Book Review: The Age of the Child by Kristen Tsetsi

Posted January 9, 2019 by lomeraniel in Audiobooks, Dystopian, Review, Science-Fiction / 0 Comments

This post contains affiliate links you can use to purchase the book. If you buy the book using that link, I will receive a small commission from the sale.


Book Review: The Age of the Child by Kristen TsetsiThe Age of the Child by Kristen J. Tsetsi, Kristen Tsetsi
Narrator: Nila Brereton Hagood
Published by Self-published on 07-16-18
Genres: Dystopian, Science-Fiction
Length: 10 hrs and 30 mins
Format: Audiobook
Source: Author
Buy on Amazon/Audible
Goodreads
Overal Rating: three-stars


When a genuinely altruistic government decides it's time to "think of the children," what could possibly go wrong?

It's the worst time in the nation's history of reproductive legislation for someone like Katherine, who doesn't want a child, to learn she's pregnant. The ratification of the pro-creation Citizen Amendment has not only criminalized the birth control that would have prevented Katherine's accidental pregnancy, but abortion and most miscarriages are illegal, too.
In this environment, not having a child will be a challenge.
Katherine isn't afraid of a challenge.
29 years later...
It's probably the worst possible time in the nation's history of reproductive legislation for Millie – well, for someone like Millie – to decide rather suddenly that she wants to be pregnant.
Since the recent implementation of parent licensing, getting pregnant requires government approval, and even attempting to cheat the system carries a sentence of imprisonment in a mysterious facility known as Exile.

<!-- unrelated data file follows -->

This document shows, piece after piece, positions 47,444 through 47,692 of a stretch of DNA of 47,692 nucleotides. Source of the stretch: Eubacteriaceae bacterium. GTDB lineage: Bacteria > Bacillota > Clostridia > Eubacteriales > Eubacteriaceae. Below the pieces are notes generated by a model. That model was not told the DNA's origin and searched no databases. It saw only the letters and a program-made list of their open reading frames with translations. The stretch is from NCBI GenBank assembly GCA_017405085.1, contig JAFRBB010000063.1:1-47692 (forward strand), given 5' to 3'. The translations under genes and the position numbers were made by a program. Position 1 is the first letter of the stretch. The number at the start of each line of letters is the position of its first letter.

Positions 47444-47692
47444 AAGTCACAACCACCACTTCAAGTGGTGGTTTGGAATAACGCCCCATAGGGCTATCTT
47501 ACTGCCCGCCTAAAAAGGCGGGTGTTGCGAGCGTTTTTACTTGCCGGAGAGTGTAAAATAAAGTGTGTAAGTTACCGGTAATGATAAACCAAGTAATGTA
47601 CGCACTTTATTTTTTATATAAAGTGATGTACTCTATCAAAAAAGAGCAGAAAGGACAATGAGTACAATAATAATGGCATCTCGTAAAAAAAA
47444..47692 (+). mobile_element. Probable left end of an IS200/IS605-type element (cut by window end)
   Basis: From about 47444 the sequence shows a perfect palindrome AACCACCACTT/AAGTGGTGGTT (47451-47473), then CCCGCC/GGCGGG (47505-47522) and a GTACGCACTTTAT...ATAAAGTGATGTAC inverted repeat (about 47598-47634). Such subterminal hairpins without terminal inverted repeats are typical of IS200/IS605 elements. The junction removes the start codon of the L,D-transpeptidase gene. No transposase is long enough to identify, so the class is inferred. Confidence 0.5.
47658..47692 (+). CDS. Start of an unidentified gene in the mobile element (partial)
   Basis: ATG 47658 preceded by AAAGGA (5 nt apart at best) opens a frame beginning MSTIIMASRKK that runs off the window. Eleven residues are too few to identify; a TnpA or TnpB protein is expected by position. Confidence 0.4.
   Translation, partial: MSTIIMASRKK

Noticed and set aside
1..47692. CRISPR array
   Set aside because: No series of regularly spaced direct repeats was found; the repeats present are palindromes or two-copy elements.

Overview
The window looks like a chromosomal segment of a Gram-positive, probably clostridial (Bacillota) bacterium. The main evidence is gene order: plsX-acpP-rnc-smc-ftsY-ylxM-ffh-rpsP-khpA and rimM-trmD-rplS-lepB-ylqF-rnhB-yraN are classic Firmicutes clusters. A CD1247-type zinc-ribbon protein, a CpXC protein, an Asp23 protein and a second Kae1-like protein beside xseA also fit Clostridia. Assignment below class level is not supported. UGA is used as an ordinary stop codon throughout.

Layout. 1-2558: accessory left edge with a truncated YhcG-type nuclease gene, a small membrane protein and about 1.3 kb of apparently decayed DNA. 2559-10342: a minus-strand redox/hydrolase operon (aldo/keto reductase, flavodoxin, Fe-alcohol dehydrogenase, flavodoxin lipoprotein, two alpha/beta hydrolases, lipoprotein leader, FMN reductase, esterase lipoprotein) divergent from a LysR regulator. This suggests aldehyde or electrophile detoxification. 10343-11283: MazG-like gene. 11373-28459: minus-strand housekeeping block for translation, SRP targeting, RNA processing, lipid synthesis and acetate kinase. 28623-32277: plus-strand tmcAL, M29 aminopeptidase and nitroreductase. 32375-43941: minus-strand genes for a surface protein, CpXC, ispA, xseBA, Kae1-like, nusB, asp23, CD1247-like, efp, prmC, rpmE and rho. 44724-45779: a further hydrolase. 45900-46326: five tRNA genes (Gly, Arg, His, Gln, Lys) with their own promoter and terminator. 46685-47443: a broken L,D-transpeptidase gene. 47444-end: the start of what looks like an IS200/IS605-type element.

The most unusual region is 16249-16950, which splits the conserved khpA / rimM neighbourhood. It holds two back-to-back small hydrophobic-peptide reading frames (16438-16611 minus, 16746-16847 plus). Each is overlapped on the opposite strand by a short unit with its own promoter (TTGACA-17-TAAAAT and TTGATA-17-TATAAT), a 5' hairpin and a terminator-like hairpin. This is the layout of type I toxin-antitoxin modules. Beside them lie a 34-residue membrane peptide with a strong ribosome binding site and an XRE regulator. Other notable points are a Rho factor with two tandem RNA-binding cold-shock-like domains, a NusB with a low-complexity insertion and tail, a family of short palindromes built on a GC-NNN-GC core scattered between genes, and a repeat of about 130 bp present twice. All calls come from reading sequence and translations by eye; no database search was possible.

In this environment, a pregnancy for someone like Millie is all but impossible.
Millie doesn't believe in "impossible."

This is a dystopia where childbearing is taken so seriously that abortions and even miscarriages are investigated and legally punished. The main characters of the first part are two female friends who conceive around the same time but only one the children is wanted. The book follows the story of these two children, two girls, who remained friends from the beginning, but whose very different upbringings marked them for life. In the second part, Millie, the unwanted child, desperately wants to get pregnant, but society is trying to fix the mistakes previously made, and child licenses are given to only few.

This is a very interesting topic, and one not often covered in science fiction. A recommended read for any pro-life advocate. Streets full of abandoned children, and unwanted but kept children who grow up just to be dysfunctional human beings. I’m terribly biased regarding this topic, as I believe is Kristen Tsetsi.

The pace of the book is a bit slow at times, but I feel it’s necessary to illustrate all that is happening. I missed a bit of world building. This was also one of my complaints about The Handmaid’s Tale. The story is so centered around the main topic that there is little information extra about the world they live in.

I listened to the audio version of this book and I struggled… a lot. I was about to abandon the book several times but I kept on because the subject was interesting. There were issues at several levels: Nila Brereton Hagood’s reading was clunky and there were weird pauses in the middle of sentences and sometimes the wrong intonation. The character’s voices sounded all the same, and the interpretations were stiff and with no inflections. It was quite difficult to follow dialogs. Millie’s friend had sometimes a Southern accent that was appearing and disappearing at random. Regarding audio production, there were multiple very noticeable audio edits, volume changes, and sounds of breathing in.

It was such a pity because the book is quite good, but I would not recommend the audio version.

I received this book for free in exchange for an honest review. This does not affect my opinion of the book or the content of my review.
Story (Plot)
four-stars
Narration
two-stars
Overall: three-stars
Please follow and like us: